• NON-BILLABLE CODE - S83.013 for Lateral subluxation of unspecified patella
  • BILLABLE CODE - Use S83.013A for initial encounter
  • BILLABLE CODE - Use S83.013D for subsequent encounter
  • BILLABLE CODE - Use S83.013S for sequela
  • NON-BILLABLE CODE - S83.014 for Lateral dislocation of right patella
  • BILLABLE CODE - Use S83.014A for initial encounter
  • BILLABLE CODE - Use S83.014D for subsequent encounter
  • BILLABLE CODE - Use S83.014S for sequela
  • NON-BILLABLE CODE - S83.015 for Lateral dislocation of left patella
  • BILLABLE CODE - Use S83.015A for initial encounter
  • BILLABLE CODE - Use S83.015D for subsequent encounter
  • BILLABLE CODE - Use S83.015S for sequela
  • NON-BILLABLE CODE - S83.016 for Lateral dislocation of unspecified patella
  • BILLABLE CODE - Use S83.016A for initial encounter
  • BILLABLE CODE - Use S83.016D for subsequent encounter
  • BILLABLE CODE - Use S83.016S for sequela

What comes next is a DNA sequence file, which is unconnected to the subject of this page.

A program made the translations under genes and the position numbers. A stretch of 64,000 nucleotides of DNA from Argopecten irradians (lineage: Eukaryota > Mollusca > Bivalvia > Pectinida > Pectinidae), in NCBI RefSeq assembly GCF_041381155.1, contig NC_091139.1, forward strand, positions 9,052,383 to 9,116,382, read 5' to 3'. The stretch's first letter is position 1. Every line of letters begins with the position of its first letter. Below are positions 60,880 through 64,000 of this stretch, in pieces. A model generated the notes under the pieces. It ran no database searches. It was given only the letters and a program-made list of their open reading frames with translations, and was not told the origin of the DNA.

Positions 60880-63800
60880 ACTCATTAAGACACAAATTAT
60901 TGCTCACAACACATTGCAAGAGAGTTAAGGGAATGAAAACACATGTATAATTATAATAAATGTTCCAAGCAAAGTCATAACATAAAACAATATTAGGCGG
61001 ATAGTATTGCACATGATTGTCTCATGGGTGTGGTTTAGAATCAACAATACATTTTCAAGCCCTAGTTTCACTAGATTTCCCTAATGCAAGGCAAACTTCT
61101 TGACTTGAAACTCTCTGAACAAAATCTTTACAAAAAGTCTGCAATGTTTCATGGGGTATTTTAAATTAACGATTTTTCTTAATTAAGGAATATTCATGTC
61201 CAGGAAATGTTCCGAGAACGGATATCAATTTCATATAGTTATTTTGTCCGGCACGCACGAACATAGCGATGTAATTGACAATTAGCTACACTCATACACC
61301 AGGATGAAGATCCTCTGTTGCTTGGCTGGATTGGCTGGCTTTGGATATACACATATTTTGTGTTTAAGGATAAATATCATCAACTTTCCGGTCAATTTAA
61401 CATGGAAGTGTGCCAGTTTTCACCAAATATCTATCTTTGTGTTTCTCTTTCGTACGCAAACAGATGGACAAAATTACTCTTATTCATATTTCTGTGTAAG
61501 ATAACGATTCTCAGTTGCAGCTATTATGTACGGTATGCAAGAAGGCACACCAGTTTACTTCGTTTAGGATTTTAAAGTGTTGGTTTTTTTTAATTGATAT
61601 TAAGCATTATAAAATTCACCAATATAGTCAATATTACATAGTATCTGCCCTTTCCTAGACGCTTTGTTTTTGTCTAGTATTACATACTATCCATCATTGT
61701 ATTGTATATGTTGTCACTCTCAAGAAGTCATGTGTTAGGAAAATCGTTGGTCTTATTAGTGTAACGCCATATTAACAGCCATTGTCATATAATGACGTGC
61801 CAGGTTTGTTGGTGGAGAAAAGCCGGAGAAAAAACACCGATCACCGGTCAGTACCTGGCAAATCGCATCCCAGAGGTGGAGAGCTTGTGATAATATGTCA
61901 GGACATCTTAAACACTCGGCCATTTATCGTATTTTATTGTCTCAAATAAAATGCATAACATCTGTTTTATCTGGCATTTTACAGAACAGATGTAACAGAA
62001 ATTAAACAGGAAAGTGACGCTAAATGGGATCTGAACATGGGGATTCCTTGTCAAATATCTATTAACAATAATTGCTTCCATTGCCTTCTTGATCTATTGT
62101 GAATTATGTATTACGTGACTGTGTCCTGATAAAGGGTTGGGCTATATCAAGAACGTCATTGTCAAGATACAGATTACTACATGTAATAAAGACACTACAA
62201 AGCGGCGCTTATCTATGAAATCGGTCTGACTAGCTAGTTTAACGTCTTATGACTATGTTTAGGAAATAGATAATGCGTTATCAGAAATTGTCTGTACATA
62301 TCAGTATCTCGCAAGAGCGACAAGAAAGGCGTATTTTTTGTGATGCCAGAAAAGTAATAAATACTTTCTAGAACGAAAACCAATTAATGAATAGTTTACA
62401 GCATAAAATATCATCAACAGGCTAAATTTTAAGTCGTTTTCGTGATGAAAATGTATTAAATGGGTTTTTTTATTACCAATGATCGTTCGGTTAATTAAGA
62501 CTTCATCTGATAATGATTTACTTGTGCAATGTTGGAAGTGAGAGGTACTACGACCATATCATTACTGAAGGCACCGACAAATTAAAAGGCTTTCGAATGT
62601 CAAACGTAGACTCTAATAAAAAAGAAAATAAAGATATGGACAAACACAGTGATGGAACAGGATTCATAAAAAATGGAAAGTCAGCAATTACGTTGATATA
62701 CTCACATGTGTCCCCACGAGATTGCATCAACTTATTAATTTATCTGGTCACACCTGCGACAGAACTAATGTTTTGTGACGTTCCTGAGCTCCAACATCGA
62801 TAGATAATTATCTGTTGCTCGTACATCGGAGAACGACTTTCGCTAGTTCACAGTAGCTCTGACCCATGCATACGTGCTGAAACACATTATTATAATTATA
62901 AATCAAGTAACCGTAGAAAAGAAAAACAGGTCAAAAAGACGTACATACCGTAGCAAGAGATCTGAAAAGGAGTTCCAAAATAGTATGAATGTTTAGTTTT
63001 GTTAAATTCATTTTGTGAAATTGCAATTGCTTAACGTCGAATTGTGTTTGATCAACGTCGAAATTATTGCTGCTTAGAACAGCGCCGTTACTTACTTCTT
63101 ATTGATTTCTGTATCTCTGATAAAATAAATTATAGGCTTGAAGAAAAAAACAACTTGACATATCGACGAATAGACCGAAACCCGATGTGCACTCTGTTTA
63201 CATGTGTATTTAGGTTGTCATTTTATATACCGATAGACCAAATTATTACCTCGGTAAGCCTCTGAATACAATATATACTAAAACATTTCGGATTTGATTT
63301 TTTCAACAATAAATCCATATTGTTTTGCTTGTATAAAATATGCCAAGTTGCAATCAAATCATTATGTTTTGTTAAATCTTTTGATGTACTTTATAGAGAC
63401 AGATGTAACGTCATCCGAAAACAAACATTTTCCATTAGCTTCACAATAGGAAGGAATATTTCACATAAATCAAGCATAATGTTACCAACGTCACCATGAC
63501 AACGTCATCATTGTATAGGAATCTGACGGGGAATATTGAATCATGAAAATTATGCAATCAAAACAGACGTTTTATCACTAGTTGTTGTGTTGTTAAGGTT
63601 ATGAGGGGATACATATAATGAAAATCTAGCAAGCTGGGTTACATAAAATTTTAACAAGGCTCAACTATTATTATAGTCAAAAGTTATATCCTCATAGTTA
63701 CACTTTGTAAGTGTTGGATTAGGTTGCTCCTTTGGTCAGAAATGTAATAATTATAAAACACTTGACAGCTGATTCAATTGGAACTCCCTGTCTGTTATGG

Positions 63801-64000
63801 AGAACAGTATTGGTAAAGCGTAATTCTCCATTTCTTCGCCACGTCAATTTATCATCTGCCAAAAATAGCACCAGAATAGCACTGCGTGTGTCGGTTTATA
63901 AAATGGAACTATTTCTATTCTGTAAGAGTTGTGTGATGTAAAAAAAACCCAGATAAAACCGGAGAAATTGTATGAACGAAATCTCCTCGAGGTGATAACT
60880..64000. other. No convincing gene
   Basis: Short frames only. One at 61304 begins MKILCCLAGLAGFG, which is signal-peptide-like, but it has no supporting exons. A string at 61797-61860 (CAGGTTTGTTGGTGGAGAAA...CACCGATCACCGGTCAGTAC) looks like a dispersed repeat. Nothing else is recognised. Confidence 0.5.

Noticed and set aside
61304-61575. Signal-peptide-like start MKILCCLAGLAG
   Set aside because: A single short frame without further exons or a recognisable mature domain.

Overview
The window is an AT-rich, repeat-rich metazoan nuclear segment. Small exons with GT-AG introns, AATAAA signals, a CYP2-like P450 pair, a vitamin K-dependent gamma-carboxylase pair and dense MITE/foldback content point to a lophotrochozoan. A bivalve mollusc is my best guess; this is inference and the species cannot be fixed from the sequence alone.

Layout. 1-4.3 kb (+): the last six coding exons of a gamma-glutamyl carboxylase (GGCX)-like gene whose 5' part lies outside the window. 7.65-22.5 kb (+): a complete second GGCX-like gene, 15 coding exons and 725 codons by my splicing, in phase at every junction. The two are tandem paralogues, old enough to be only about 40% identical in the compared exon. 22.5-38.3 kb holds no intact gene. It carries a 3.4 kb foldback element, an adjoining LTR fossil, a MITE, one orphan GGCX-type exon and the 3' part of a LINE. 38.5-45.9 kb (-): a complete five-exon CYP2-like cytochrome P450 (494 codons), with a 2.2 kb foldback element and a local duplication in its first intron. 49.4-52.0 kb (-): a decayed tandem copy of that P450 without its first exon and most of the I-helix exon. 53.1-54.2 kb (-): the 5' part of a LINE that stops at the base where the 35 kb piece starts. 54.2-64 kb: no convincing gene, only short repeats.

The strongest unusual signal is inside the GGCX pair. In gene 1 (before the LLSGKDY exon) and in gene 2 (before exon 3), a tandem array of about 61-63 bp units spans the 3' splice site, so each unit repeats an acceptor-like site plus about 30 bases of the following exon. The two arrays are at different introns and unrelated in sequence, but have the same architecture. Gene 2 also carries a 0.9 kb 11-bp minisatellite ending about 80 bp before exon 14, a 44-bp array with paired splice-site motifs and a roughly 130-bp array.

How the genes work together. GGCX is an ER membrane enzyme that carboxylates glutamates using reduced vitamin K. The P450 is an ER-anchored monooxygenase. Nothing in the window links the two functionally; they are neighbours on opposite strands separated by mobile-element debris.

Index to Diseases and Injuries References

The Index to Diseases and Injuries is an alphabetical listing of medical terms, with each term mapped to one or more ICD-10 code(s). The following references for this diagnosis code are found in the injuries and diseases index:

Patient Education


Dislocations

Dislocations are joint injuries that force the ends of your bones out of position. The cause is often a fall or a blow, sometimes from playing a contact sport. You can dislocate your ankles, knees, shoulders, hips, elbows and jaw. You can also dislocate your finger and toe joints. Dislocated joints often are swollen, very painful and visibly out of place. You may not be able to move it.

A dislocated joint is an emergency. If you have one, seek medical attention. Treatment depends on which joint you dislocate and the severity of the injury. It might include manipulations to reposition your bones, medicine, a splint or sling, and rehabilitation. When properly repositioned, a joint will usually function and move normally again in a few weeks. Once you dislocate a shoulder or kneecap, you are more likely to dislocate it again. Wearing protective gear during sports may help prevent dislocations.